Surrendering to rebel and international demands, Liberian President Charles Taylor stepped down from office and left Liberia on Monday for exile in Nigeria. Liberia's main rebel group, which has been fighting to topple the Taylor regime, has declared the war is over.

Liberians here in the capital say they still cannot believe that the primary figure behind years of conflict in Liberia is actually gone.

Eugene Clarke, a waiter at a local restaurant, says he watched television pictures of Charles Taylor boarding a Nigerian jet and leave the country. "I can't believe it. My eyes can't believe it. It's a dream because it's never happened in Liberia before," he said.

Before departing the country Monday, Charles Taylor handed over power to his Vice President Moses Blah in a historic ceremony, attended by the presidents of South Africa, Mozambique, and Ghana.

Mr. Blah is expected to serve out Charles Taylor's term, which ends in October. Ghana's president, John Kufuor says Mr. Blah will be then replaced by a new interim leader and government, currently being formed in talks taking place in the Ghanaian capital, Accra.

At the ceremony, Mr. Taylor acknowledged that his resignation would bring relief to millions of Liberians, who have suffered for years as a result of the rebellion he led, and then the rebellion against him.

But he insisted that he was leaving, not because of domestic or international pressure, but because he wished to restore peace to Liberia. "History will be kind to me. I have fulfilled my duties. In the interest of the Liberian people, the presidency is not important. It's not important," he said. "Could we continue fighting? Yes. But above all else, the people must matter."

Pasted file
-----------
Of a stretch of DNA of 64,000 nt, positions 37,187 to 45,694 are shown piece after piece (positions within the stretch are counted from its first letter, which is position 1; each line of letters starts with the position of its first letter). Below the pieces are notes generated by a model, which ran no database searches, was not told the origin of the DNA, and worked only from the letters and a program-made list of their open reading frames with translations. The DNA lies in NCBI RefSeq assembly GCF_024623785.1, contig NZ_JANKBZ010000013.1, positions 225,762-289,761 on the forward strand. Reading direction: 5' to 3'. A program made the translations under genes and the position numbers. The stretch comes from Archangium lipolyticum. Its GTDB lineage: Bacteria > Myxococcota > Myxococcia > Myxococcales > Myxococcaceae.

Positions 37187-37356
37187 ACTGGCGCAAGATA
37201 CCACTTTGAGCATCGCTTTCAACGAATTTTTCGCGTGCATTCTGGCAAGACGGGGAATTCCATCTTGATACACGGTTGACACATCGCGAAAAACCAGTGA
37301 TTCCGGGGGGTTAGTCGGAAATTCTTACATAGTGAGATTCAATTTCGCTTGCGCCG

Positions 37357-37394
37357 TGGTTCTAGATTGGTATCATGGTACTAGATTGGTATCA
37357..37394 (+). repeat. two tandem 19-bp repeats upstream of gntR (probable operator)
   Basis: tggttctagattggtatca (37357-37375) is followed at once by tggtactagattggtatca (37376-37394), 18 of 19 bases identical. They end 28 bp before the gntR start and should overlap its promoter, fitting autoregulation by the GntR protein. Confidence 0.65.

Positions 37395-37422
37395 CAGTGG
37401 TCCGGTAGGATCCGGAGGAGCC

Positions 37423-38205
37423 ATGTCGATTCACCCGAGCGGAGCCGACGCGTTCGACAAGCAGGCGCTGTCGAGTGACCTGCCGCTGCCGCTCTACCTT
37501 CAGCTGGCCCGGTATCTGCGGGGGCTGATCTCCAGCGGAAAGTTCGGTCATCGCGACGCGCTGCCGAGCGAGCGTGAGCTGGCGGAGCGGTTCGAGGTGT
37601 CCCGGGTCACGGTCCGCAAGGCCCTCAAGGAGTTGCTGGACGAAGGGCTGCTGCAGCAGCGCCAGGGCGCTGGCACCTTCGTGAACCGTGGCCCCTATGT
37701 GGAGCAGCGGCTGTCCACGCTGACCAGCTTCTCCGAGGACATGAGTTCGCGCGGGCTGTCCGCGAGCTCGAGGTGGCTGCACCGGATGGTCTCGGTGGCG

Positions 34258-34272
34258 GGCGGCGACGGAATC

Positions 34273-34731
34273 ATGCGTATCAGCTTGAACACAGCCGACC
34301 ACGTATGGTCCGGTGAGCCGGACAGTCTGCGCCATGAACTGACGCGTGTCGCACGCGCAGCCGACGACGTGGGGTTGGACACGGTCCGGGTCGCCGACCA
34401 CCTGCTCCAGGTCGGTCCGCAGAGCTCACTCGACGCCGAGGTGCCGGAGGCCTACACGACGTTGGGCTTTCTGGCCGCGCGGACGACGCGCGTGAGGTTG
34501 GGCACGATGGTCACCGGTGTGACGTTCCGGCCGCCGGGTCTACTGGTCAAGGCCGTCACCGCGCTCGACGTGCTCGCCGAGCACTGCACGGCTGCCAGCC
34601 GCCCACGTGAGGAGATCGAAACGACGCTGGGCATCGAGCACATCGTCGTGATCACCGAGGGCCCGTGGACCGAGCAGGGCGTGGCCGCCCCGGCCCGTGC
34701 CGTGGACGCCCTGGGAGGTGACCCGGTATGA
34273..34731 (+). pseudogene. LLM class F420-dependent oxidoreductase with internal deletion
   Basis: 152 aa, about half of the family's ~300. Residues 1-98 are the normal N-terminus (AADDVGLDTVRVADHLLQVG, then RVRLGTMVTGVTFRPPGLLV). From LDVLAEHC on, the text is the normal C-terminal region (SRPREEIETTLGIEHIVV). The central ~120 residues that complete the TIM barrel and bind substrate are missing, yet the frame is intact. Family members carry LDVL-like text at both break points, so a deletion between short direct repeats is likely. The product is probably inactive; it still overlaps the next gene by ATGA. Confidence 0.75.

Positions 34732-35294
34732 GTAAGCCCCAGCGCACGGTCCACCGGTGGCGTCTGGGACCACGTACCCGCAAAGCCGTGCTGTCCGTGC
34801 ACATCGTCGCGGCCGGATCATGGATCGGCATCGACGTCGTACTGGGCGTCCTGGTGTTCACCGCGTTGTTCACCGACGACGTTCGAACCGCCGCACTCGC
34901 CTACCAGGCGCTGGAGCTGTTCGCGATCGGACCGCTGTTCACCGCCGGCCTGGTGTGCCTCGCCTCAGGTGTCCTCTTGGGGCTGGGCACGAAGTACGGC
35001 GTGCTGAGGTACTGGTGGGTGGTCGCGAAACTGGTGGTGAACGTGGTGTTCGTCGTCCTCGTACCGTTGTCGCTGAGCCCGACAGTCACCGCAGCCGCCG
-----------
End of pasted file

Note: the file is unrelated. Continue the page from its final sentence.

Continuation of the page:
Controlling only a part of his own capital, Mr. Taylor was repeatedly told to resign and leave the country by the United States. He is also wanted for war crimes by a U.N.-backed tribunal in Sierra Leone.

The tribunal says the court will not go after Mr. Taylor while he is in exile in Nigeria. But the court warns the charges will not be dropped, as he has requested, and Mr. Taylor could be prosecuted if he ever leaves Nigeria.

Liberia's main rebel group, Liberians United for Reconciliation and Democracy, welcomed Mr. Taylor's departure, declaring that the war is now over.

The announcement has given U.S. officials and Nigerian-led peacekeepers in Monrovia renewed momentum to press the rebels to open the city's vital seaport, which they control, and allow the flow of humanitarian aid for tens of thousands of starving people in the capital.